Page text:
Aussie bureaucrats accused of ‘sanitising’ bloody act against shark

While conservationists are outraged by the method used to kill the shark, the government maintains its contractors followed protocols.

WARNING CONFRONTING DETAILS: Conservationists have taken exception to a government agency labelling its contractors’ prolonged and repeated stabbing of a shark as an act of “euthanasia” — a word the Oxford dictionary describes as meaning a “gentle and easy death”.

A graphic video surfaced last week, showing the 2.8 metre tiger shark snared by a Queensland government drum line close to popular Sunshine Coast tourist beaches. Contractors hired by the Department of Fisheries (DAF) can be seen taking over five minutes to secure the creature, and then stabbing it repeatedly in the head for over a minute before cutting open its belly.

Responding to DAF’s statement, conservationist Andre Borell told Yahoo the method used to kill the ocean giant was “absolutely not euthanasia”.

“It’s just sanitising language by the department. That is slaughter, that is killing, that is something else, but I think it's unconscionable for them to be using the word euthanasia,” the Envoy Foundation founder said.

A drone shot showing the Sunshine Coast highrises in the background. In the foreground, the boat with DAF contractors can be seen. Blood surrounds the boat.
DAF has been accused of using "sanitising language" after describing the repeated stabbing of a shark in the head as "euthanasia". Source: Envoy Foundation

Borell is not alone in his criticism of the method used to kill the shark. The Humane Society International characterised DAF's treatment of the shark as “cruel”.

Fisheries refuses to answer questions about the word 'euthanasia'

Responding to the uproar, DAF said the killing of the shark on December 20 off Kings Beach at Caloundra was in line with “protocols”.

When asked by Yahoo News to explain what its understanding of the word “euthanasia” is and what its protocols entailed, DAF did not directly respond and instead reissued lines sent to media last week.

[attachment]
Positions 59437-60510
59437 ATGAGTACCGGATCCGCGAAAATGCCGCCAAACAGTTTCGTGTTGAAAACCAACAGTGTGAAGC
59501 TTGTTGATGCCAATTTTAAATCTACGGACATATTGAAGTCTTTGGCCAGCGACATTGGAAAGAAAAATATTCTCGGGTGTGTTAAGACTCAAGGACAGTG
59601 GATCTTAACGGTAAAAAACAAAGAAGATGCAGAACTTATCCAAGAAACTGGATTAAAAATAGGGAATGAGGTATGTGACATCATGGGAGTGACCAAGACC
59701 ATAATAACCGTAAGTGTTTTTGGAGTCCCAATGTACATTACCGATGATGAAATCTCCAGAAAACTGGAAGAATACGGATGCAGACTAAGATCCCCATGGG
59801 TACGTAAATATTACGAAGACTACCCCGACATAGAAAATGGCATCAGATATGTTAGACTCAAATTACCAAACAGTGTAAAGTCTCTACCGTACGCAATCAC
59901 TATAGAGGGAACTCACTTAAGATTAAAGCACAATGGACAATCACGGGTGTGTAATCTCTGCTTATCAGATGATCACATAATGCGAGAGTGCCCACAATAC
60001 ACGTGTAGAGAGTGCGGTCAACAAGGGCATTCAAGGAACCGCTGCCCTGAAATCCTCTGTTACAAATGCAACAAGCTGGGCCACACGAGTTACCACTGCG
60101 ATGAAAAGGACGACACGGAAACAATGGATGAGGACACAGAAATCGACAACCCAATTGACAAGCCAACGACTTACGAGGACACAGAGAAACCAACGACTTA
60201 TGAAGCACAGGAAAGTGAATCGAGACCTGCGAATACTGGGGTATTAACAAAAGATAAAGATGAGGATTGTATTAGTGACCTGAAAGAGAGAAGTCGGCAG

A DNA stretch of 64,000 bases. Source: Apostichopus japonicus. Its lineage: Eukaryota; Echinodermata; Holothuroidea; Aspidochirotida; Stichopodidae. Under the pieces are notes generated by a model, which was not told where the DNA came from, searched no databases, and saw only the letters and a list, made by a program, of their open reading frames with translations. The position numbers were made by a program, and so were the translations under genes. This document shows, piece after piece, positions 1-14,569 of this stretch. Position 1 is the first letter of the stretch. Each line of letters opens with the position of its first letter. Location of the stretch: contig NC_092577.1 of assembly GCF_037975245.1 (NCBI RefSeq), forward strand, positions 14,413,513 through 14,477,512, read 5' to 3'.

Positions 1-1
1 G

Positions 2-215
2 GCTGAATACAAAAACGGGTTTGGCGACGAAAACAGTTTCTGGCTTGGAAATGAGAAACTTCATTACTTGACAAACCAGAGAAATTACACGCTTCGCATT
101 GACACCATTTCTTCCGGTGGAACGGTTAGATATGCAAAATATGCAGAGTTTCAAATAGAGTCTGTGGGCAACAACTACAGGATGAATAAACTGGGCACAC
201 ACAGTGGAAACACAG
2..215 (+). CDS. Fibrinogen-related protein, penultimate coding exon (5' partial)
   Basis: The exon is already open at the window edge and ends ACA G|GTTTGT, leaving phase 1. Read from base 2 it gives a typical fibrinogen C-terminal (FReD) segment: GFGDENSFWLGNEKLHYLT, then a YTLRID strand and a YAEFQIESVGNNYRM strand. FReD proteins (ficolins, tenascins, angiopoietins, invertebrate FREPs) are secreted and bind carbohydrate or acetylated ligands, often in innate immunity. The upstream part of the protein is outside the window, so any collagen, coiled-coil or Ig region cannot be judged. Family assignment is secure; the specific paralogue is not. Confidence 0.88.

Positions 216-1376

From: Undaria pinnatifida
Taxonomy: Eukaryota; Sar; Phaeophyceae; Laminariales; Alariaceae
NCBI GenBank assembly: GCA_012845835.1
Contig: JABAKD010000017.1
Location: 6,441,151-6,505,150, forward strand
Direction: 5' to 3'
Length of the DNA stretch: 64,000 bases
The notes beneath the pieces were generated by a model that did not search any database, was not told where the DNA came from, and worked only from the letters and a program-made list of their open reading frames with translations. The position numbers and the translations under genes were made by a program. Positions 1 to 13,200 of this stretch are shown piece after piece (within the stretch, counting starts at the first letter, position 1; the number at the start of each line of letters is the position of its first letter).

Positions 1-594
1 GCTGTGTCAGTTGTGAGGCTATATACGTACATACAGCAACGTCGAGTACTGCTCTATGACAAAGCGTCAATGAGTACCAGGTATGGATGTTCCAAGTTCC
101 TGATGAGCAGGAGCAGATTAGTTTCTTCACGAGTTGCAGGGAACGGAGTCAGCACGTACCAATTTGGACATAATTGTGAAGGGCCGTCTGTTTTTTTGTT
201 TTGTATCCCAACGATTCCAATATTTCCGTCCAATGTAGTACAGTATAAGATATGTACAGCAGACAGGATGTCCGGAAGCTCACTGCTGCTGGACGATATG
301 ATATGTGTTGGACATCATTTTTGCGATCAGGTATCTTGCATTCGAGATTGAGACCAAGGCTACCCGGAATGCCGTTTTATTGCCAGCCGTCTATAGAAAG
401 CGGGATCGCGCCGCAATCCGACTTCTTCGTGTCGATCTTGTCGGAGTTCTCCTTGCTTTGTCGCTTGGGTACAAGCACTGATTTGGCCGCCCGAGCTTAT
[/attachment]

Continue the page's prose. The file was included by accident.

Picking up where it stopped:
“Tiger sharks are a target species of the Shark Control Program and are considered dangerous. The shark was dealt with in accordance with Shark Control Program protocols,” it said in a written statement.

“The euthanised shark was taken approximately 3km out to sea for disposal.” It declined to provide further clarification about the use of the word "euthanasia". You can watch a video showing the shark's death below. While the footage is confronting, we have edited out the bloodiest moment of the killing.

Concern nets and drum lines are encouraging sharks close to swimmers

While DAF maintains drum lines and shark nets help to reduce the risk of shark bites, Borell argues the opposite outcome is often achieved. To back his claims, Envoy Foundation released images and video from November appearing to show a large manta ray being cut loose and dropped to the ocean floor after it was drowned by government shark nets.

“They just dumped it right there under the net,” Borell said.

“I spend so much time in the water with sharks, and if there’s one thing that motivates them to an area it’s food. And if you’re dropping a nice fresh manta ray right under that shark net, I can guarantee with absolute certainty that is going to bring sharks into the area.”

A dead manta ray in shark nets shot from above using a drone. Contractors in a boat are beside it.
A dead manta ray was cut from Queensland shark nets in November. Source: Envoy Foundation

Attempts were made to contact Queensland fisheries minister Mark Furner on Monday, but he was on leave and not available for comment.

Borell said the Queensland’s shark control program needs an “urgent overhaul”, something he hoped could be achieved following the resignation of Annastacia Palaszczuk as premier.

“We hope that the new premier Steven Miles, being a diver himself, can see everything that is wrong with this program,” he said.

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